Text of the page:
At the psychiatric facility, his disorientation to time, place and person continued. He was agitated frequently, which needed rapid tranquilization and brief periods of minimal physical restraint for his safety. Formal cognitive assessment was attempted using Mini Mental State Examination (MMSE) and clock drawing test, but could not be completed owing to his uncooperative behaviour. The repeat CT scan of his brain revealed increased generalized volume loss of his brain. The nurses noted "sun downing effect" as he tended to become more disoriented and agitated towards the latter part of the day. He had impaired sleep wake cycle in that he was noted to be sleepy during the day time and more alert and disturbed at night. He also insisted on being only attended by female staff and even requested for alcohol in the ward although he was a teetotaller. As he continued to exhibit high risk of agitation, he was transferred to a high dependency psychiatric care unit for closer observation and management.

During his four weeks' stay in the high dependency psychiatric care unit, he continued to have cognitive deficits in orientation, attention and concentration, memory which mainly worsened at night. Gradually his agitation responded to sulpiride 800 mg daily which was chosen due to the lower tendency for extra pyramidal symptoms. He could repeat sentences but was unable to recall the names of his close family members. Formal cognitive testing was attempted several times but to no avail due his uncooperativeness. Repeated laboratory investigations including full blood count, renal, liver and thyroid function tests, serum calcium and magnesium levels and cardiac enzymes were normal and his electrocardiogram showed sinus rhythm with left ventricular hypertrophy. Since his cognitive functions did not improve, he was referred to a psycho-geriatrician and subsequently transferred to the psychogeriatric ward for further management.

In the psychogeriatric ward, his clinical status remained the same for another few months. Nine months after the index cardiac event, the delirious features including disorientation to place and person, impaired attention and concentration, altered sensorium, perceptual disturbances such as visual and auditory hallucinations, emotional lability and psychomotor disturbances slowly improved. The altered sensorium, perceptual and psychomotor disturbances finally completely resolved with residual short term and long term memory deficits. He needed assistance for all his basic activities of daily living including toileting and feeding. He became more cooperative with the formal cognitive testing scoring 14 out 30 on MMSE. Input from the multi-disciplinary team involving psychiatric nurses, occupational therapist, physiotherapist, speech therapist and psychologist was sought to manage and improve his functional status. His social issues were addressed by the medical social worker. He was also reviewed by the visiting geriatrician on a regular basis for the management of his underlying medical conditions and he was prescribed clopidogrel 75 mg daily, frusemide 20 mg daily, perindopril 2 mg daily, simvastatin 40 mg daily and gliclazide 20 mg daily for his medical conditions. Overall, he was diagnosed with dementia which was secondary to cardiac arrest related HIE and complicated by prolonged delirium-which started following the incipient episode of cardiac arrest in January 2011 with further exacerbation after the cardiac bypass surgery. The other possibility of depressive episode resulting in cognitive deficits such as "pseudo dementia" was ruled out, as there was no clinical evidence to suggest a depressive episode that preceded the cognitive disturbance in this patient.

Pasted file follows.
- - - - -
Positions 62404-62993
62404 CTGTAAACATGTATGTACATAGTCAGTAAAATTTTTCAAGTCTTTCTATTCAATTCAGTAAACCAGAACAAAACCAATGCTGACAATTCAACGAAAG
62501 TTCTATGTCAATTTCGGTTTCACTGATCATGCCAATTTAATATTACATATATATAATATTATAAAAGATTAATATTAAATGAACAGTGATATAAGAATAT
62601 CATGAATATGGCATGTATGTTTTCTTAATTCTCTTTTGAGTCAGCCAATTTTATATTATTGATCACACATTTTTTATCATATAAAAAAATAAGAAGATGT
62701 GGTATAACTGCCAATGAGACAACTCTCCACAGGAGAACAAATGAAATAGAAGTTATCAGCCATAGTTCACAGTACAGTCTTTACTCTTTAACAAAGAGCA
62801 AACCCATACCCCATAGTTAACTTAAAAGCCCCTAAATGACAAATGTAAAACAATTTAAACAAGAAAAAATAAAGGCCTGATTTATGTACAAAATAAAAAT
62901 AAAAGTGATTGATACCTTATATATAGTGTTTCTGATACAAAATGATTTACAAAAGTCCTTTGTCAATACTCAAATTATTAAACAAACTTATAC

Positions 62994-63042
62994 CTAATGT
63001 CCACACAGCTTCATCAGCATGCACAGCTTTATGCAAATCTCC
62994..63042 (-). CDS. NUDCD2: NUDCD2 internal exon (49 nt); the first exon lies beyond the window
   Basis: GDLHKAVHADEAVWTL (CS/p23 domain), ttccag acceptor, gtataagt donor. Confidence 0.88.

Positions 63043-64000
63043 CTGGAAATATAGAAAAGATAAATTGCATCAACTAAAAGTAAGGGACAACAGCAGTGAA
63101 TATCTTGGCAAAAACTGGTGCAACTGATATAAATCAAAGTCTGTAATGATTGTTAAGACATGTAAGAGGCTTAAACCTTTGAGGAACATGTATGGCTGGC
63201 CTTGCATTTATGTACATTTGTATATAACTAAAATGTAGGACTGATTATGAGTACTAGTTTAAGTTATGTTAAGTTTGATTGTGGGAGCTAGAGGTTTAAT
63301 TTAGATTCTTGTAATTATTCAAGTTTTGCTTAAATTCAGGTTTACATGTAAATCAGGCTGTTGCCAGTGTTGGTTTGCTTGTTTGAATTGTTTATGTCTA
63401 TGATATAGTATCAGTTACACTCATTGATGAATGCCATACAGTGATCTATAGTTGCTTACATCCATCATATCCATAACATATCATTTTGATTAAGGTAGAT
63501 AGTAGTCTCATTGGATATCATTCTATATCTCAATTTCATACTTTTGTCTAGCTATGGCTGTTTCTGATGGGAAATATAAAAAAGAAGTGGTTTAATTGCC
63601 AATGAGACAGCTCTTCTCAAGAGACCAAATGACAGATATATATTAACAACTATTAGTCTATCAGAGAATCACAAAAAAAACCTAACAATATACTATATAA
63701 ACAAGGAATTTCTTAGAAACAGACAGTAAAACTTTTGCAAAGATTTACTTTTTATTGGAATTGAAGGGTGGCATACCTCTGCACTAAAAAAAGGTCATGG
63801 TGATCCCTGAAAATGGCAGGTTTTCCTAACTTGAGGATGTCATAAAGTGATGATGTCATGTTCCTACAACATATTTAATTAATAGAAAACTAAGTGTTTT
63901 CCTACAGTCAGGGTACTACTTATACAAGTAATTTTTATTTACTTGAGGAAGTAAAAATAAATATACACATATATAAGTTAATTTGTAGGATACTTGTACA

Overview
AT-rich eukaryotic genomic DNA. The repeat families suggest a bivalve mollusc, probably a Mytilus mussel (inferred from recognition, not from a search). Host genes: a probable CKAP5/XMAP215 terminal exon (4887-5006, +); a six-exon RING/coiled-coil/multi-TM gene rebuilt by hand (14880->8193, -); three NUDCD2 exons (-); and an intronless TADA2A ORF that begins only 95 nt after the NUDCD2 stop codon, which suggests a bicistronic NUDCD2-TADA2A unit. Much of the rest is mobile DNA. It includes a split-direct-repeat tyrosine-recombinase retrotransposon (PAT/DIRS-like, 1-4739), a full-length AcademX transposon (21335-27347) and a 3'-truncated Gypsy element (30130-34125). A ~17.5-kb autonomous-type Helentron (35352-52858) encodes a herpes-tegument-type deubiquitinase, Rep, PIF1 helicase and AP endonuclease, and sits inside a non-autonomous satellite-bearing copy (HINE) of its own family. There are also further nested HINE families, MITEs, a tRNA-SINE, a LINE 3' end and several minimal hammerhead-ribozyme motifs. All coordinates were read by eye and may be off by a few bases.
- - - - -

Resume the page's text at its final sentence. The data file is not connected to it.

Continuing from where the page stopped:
At the time of writing this case report, the patient still remained confused with significant impairment in short term and long term memory, although there was no fluctuation in consciousness or perceptual abnormalities. He needs assistance in all his basic activities of daily living and he displays aggressive behaviour in the ward on and off.

DISCUSSION